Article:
Houlahan highlights threat to local economy posed by Spotted Lanterfly

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By Mike McGann, Editor, The Times @mikemcgannpa

U.S. Rep. Chrissy Houlahan speaks at a media event Monday to highlight the threat to the local economy from the Spotted Lanterfly, as Braeloch Brewing owner Ken Steeves looks on.

KENNETT SQUARE — If you are a beer or wine lover — or a fan of Chester County’s great agricultural products — you have a new Public Enemy, No. 1: the Spotted Lanternfly.

This was the message that U.S. Rep. Chrissy Houlahan (D-6) brought to a media conference at Braeloch Brewing, Monday, focusing on the need for intervention to stop the spread of the Spotted Lanternfly (SLF) which loves to feed on winery grapes and hops — a key ingredient in beer — not to mention various other agricultural products grown in the region. She was welcomed by Braeloch’s owner, Kent Steeves and Kennett Square’s Mayor, Matt Fetick.

Like the widely despised stinkbug, the SLF is native to southeast Asia, where it has natural predators to keep the population in control. Since being discovered in southeast Pennsylvania in 2014, where it has no known natural predators, it has grown in numbers, attacking vegetation. 

Houlahan highlighted her efforts last year on a successful bipartisan bill that offered some $16 million in funding to help fight this newest threat to the region’s agriculture and wine grape growers, both of which are key drivers of the county’s overall farming economy. She is working on a new bill, one she says again has bipartisan support and support among Pennsylvania’s Congressional delegation. Referring to the SLF as an “invasive, plant hopper” Houlahan detailed why this insect is such a threat to the region and Chester County.

“It’s been very destructive and detrimental to our area,” she said.

She noted that the insect could cause major economic impact in the county — some $66 million Houlahan said — but the hit statewide will be an order of impact worse. 

“Economic data from Penn State University shows that the Spotted Lanternfly could cost Pennsylvania up to $324 million annually to our state economy and could cause the loss of 2,800 jobs.,” she said. “So this is serious stuff from a very pretty but very toxic little creature.”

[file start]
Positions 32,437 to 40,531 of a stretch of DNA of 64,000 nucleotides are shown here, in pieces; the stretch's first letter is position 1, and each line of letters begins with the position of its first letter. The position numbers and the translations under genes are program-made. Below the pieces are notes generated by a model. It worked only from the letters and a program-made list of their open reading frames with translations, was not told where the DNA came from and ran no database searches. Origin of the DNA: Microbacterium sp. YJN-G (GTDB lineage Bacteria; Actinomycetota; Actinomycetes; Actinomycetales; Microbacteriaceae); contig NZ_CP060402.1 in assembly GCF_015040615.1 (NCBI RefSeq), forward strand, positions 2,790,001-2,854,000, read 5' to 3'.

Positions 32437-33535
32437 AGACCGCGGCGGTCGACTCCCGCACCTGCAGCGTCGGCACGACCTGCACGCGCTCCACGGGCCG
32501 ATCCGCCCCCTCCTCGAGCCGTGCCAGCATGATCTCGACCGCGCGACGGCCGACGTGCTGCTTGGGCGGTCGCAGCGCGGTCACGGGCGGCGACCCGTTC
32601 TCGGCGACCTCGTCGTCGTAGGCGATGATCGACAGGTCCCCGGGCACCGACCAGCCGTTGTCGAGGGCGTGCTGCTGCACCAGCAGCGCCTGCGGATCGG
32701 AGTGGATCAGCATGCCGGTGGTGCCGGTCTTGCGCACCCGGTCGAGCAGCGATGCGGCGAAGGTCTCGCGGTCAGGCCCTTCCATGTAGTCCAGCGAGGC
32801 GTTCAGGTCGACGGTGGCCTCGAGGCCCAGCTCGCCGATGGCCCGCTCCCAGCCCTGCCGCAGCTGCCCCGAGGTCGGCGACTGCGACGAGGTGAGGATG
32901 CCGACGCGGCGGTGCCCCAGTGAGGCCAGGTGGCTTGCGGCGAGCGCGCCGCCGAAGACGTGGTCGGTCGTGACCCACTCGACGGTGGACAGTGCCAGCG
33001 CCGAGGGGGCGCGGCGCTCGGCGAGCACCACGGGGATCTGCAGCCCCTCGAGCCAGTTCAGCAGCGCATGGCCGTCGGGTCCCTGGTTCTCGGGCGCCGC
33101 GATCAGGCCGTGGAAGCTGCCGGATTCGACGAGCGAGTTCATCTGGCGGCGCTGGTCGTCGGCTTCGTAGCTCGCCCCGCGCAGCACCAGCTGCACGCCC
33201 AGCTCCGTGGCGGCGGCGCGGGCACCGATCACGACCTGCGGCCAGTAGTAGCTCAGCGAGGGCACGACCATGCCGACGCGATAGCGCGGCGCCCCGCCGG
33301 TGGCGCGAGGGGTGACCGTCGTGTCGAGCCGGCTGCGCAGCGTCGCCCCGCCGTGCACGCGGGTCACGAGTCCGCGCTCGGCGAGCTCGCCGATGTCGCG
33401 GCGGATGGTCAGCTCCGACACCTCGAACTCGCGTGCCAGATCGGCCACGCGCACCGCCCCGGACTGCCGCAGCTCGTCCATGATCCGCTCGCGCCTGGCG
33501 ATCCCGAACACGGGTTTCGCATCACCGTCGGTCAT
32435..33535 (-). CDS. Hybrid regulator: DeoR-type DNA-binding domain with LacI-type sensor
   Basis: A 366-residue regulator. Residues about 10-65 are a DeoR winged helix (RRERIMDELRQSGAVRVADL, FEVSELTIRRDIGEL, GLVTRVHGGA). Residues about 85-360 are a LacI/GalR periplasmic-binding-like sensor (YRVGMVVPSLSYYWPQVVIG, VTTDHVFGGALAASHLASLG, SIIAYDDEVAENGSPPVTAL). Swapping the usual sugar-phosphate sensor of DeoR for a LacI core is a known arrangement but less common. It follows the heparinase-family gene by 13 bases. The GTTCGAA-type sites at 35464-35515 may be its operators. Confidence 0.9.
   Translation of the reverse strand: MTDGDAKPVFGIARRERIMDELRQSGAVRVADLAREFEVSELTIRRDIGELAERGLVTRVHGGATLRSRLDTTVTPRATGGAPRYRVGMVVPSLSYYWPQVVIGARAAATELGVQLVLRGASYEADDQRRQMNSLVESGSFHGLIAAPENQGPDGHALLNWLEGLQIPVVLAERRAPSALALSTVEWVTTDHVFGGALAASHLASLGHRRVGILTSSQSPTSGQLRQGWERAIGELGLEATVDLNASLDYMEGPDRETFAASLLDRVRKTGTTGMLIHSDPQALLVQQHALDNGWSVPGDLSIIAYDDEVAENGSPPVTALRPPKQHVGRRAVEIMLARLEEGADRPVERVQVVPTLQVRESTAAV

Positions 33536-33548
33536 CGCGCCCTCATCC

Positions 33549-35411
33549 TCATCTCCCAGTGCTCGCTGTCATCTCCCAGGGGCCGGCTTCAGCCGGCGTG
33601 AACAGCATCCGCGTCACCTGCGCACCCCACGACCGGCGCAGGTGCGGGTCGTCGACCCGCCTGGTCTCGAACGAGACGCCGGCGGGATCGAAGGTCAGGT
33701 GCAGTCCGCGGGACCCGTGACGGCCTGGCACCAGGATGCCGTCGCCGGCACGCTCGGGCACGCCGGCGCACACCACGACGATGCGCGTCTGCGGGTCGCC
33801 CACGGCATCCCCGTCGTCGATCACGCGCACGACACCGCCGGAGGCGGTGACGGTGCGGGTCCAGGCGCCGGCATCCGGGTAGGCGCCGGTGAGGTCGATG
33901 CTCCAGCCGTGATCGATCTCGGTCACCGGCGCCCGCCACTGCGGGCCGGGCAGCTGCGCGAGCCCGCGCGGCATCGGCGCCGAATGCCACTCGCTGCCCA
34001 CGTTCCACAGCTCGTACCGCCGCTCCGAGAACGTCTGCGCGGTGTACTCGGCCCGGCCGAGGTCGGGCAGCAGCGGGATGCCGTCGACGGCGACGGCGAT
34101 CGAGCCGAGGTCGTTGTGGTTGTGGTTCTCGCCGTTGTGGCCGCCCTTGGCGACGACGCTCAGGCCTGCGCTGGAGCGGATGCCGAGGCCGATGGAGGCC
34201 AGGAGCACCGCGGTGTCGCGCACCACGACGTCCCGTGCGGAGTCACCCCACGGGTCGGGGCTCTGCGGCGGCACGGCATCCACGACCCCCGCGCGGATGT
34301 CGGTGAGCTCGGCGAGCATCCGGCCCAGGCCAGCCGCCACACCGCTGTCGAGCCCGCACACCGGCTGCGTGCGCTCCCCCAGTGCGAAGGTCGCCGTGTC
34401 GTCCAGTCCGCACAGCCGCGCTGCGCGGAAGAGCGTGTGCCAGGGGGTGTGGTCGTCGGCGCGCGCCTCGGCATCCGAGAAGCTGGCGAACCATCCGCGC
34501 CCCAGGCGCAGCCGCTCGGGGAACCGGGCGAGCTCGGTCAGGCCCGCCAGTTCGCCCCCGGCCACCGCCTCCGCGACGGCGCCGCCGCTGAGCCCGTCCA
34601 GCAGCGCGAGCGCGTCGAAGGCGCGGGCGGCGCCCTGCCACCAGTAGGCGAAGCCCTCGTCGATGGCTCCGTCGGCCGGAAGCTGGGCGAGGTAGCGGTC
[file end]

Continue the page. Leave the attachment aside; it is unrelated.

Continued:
By last summer, the invasive species became widely seen around Chester County and it seems likely that the spread will continue and grow this year, experts say. With local businesses already struggling the face of the pandemic, Houlahan said it is imperative for government to take additional action to reduce this threat to the local economy.

“So after the year of 2020 and the economic devastation the pandemic has caused, we need to do everything in our power as leaders to make it as easy as possible for our small businesses to grow — that includes thinking about the Spotted Lanternfly,” she said.

Houlahan said she is pushing for a larger investment this year in stopping the Spotted Lanternfly.

Fettick thanked Houlahan for stepping up on this issue, noting the importance of agriculture in Chester County.

“Agriculture continues to be a driving economic force of our community,” Fettick said. “Not only for those who are farmers, in the greater Kennett Square Area, but also the restaurants, the breweries and the vineyards that count on local produce — both on their menus, but also vineyards and breweries (which depend on local products in production).”

Heather Leach, an entomologist from Penn State University, spoke in some detail about the threat of the insect, how it has spread and efforts to contain and reduce its impact in the region and in the commonwealth.

One problem: as of now, there is no obvious predator to keep down the Spotted Lanternfly population, but she expressed hope that as we’ve seen with the stinkbug, indigenous species would begin to develop a taste for the insects, helping to control their population.

“This is a a point of new research focus,” Leach said. “And what we’re finding is that there are what we call ‘generalist predators’ — things like praying mantis’, spiders, and even some birds, including owls and all sorts of other birds are starting to eat Spotted Lanternflys. They’re starting to learn that this is a new food source.”

Although the spread continues in our immediate area, Leach said that local residents can help to stop the spread to other regions of the county  by inspecting their vehicles before trips out of the region — the SLF is apparently quite good at hanging on the vehicles even at highway speeds, she said.

For more information on locating, managing and reporting SLF and egg clusters, Penn State offers a complete FAQ: https://extension.psu.edu/spotted-lanternfly-frequently-asked-questions

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